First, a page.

Fishing in the Lowcountry? You’ll probably catch a shark. Here’s what to do
A man has been arrested after sharks with brands burned into their skin were found by Lowcountry fishermen, according to the South Carolina Department of Natural Resources, or SCDNR.
An SCDNR spokesman said an Awendaw man was charged in the branding of sharks, WTMA reported.
Sharks were found in May bearing marks similar to brands scorched on cattle and horses, according to a tweet from Tracking Sharks.
SCDNR launched an investigation after pictures of sharks with the brand circulated on social media, WCSC reported. The brand seared into the shark’s skin was a circle with a shape inside that could be a cursive letter, a fish hook or even a shark.
In addition to Charleston-area anglers, SCDNR officials began catching sharks bearing the brand “near Dewees Island and Isle of Palms,” according to WCIV.
On Friday, SCDNR reported a 56-year-old man, who has not been publicly identified, was charged with illegal tagging of a saltwater fish, per postandcourier.com.
According to South Carolina law, “no person may tag or mark and release saltwater fish or promote such activity unless authorized by the department,” Justia US Law reported.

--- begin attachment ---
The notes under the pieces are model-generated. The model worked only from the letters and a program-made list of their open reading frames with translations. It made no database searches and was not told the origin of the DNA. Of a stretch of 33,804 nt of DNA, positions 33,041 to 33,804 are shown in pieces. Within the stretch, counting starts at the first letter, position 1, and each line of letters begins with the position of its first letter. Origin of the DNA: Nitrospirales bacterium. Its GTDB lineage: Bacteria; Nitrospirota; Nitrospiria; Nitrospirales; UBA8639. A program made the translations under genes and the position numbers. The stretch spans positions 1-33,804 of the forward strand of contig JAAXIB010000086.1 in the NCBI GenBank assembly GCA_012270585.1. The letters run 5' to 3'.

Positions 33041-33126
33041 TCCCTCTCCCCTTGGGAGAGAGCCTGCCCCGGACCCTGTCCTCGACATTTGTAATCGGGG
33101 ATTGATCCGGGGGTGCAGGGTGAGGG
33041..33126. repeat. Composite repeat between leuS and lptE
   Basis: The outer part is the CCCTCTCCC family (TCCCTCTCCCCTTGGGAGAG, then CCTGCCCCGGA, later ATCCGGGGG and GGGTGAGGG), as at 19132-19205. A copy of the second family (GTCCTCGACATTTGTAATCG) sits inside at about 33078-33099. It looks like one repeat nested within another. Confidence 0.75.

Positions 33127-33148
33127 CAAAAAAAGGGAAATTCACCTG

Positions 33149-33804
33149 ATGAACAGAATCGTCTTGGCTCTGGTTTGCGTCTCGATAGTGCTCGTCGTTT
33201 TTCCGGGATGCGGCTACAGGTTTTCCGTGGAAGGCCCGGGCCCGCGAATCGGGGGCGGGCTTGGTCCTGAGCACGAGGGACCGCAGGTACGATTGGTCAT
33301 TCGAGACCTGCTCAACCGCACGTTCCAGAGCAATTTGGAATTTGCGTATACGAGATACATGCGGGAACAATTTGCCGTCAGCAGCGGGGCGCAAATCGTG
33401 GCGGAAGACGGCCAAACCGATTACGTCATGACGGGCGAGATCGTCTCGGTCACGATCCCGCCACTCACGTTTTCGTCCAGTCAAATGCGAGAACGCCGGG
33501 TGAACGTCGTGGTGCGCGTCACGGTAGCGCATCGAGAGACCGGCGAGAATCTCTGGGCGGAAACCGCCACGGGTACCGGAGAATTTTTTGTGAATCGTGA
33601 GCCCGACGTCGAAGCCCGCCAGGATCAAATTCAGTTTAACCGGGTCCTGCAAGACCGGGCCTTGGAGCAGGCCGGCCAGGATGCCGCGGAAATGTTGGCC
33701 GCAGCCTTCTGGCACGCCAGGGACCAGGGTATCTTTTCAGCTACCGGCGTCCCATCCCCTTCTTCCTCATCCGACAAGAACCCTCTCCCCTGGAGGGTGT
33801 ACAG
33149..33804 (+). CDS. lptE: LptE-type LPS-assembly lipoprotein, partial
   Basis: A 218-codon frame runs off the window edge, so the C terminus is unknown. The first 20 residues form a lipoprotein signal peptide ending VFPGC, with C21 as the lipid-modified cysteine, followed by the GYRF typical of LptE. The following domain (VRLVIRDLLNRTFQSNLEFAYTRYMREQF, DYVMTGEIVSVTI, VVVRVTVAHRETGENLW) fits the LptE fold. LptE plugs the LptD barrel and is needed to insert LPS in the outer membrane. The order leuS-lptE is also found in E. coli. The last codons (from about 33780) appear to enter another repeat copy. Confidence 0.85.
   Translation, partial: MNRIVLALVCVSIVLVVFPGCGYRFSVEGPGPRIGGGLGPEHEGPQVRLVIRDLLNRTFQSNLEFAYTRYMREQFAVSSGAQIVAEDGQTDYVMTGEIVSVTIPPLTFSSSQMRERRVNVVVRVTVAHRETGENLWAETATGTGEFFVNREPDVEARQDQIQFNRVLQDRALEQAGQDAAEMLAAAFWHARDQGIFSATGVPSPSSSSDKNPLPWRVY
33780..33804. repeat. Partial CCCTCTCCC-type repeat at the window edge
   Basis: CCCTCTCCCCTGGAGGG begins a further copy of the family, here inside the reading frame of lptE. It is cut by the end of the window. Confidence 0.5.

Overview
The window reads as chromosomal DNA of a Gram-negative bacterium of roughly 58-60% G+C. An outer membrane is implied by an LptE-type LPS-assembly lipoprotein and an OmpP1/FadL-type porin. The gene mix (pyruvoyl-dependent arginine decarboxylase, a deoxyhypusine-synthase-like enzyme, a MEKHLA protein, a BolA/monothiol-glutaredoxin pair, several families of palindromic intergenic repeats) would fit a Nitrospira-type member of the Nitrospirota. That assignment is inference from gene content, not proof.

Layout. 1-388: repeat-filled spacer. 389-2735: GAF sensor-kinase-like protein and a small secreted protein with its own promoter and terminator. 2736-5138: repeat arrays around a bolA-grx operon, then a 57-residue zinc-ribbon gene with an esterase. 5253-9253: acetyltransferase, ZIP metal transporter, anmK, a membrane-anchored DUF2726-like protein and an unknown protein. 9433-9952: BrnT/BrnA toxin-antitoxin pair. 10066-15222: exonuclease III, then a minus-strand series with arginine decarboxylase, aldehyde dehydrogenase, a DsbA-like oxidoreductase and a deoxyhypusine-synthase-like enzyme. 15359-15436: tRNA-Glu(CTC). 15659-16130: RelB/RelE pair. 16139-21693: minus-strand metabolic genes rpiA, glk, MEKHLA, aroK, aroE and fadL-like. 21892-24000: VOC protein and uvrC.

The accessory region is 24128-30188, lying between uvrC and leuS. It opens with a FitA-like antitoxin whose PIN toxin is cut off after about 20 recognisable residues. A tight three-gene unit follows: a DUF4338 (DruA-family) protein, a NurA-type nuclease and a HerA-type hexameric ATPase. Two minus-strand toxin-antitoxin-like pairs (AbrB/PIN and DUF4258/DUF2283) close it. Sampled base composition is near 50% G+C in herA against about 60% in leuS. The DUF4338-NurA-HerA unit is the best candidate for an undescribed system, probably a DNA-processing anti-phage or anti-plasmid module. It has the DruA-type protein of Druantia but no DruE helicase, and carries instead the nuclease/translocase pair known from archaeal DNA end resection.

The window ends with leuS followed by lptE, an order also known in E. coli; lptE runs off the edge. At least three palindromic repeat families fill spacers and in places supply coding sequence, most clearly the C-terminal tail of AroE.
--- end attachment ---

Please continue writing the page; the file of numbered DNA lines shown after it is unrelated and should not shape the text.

The charge is a misdemeanor and carries a maximum punishment of 30 days in jail and a $200 fine, according to the website.
The man might not have known “his actions were illegal,” according to SCDNR, which said he has been cooperative with investigators, per WCIV.
Although the sharks were returned to the ocean, a marine biologist said the branding could be harmful and potentially deadly to the animals.
“In addition to causing pain to the animal, it damages the skin and secondary infection could weaken or cause the death of the animal,” said SCDNR marine biologist Bryan Frazier, according to WCSC. “The species tagged, sandbar sharks, are currently overfished. ... Recreational harvest of this species is prohibited.”
These brandings are different from the tags scientists apply to the sharks for tracking purposes.
The brand was “put on with a propane torch or ‘freeze branded’ with dry ice,” postandcourier.com reported.
A mutilated shark washed up on a beach just a few miles north of Hilton Head Island, McClatchy reported. Frazier said the shark appeared to be a juvenile tiger shark that had its stomach removed and its jaws and teeth were also damaged.